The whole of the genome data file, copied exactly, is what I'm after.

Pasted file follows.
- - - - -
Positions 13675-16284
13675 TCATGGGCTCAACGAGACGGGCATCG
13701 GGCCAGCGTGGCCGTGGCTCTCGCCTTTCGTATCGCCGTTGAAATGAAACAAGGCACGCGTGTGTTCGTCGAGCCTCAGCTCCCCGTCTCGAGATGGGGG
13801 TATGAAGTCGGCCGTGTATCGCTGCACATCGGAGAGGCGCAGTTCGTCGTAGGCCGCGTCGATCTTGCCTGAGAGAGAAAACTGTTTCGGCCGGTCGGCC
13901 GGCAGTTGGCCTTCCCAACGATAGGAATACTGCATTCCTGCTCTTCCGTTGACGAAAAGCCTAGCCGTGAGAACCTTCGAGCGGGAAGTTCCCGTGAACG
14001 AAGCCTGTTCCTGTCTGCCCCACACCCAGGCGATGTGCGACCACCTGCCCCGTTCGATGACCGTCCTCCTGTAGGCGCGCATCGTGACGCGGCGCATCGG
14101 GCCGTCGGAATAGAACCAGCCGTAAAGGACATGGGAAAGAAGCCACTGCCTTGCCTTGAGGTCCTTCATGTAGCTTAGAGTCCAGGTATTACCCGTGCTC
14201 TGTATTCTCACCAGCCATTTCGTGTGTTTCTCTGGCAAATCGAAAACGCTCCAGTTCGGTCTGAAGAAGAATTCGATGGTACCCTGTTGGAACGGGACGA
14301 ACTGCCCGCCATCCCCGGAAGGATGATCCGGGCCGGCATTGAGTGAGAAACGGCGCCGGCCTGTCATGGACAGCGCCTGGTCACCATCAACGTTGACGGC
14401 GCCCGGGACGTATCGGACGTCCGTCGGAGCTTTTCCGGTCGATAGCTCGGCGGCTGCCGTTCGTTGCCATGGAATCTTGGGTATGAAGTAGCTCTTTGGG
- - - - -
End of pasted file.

Positions 13675-16284
13675 TCATGGGCTCAACGAGACGGGCATCG
13701 GGCCAGCGTGGCCGTGGCTCTCGCCTTTCGTATCGCCGTTGAAATGAAACAAGGCACGCGTGTGTTCGTCGAGCCTCAGCTCCCCGTCTCGAGATGGGGG
13801 TATGAAGTCGGCCGTGTATCGCTGCACATCGGAGAGGCGCAGTTCGTCGTAGGCCGCGTCGATCTTGCCTGAGAGAGAAAACTGTTTCGGCCGGTCGGCC
13901 GGCAGTTGGCCTTCCCAACGATAGGAATACTGCATTCCTGCTCTTCCGTTGACGAAAAGCCTAGCCGTGAGAACCTTCGAGCGGGAAGTTCCCGTGAACG
14001 AAGCCTGTTCCTGTCTGCCCCACACCCAGGCGATGTGCGACCACCTGCCCCGTTCGATGACCGTCCTCCTGTAGGCGCGCATCGTGACGCGGCGCATCGG
14101 GCCGTCGGAATAGAACCAGCCGTAAAGGACATGGGAAAGAAGCCACTGCCTTGCCTTGAGGTCCTTCATGTAGCTTAGAGTCCAGGTATTACCCGTGCTC
14201 TGTATTCTCACCAGCCATTTCGTGTGTTTCTCTGGCAAATCGAAAACGCTCCAGTTCGGTCTGAAGAAGAATTCGATGGTACCCTGTTGGAACGGGACGA
14301 ACTGCCCGCCATCCCCGGAAGGATGATCCGGGCCGGCATTGAGTGAGAAACGGCGCCGGCCTGTCATGGACAGCGCCTGGTCACCATCAACGTTGACGGC
14401 GCCCGGGACGTATCGGACGTCCGTCGGAGCTTTTCCGGTCGATAGCTCGGCGGCTGCCGTTCGTTGCCATGGAATCTTGGGTATGAAGTAGCTCTTTGGG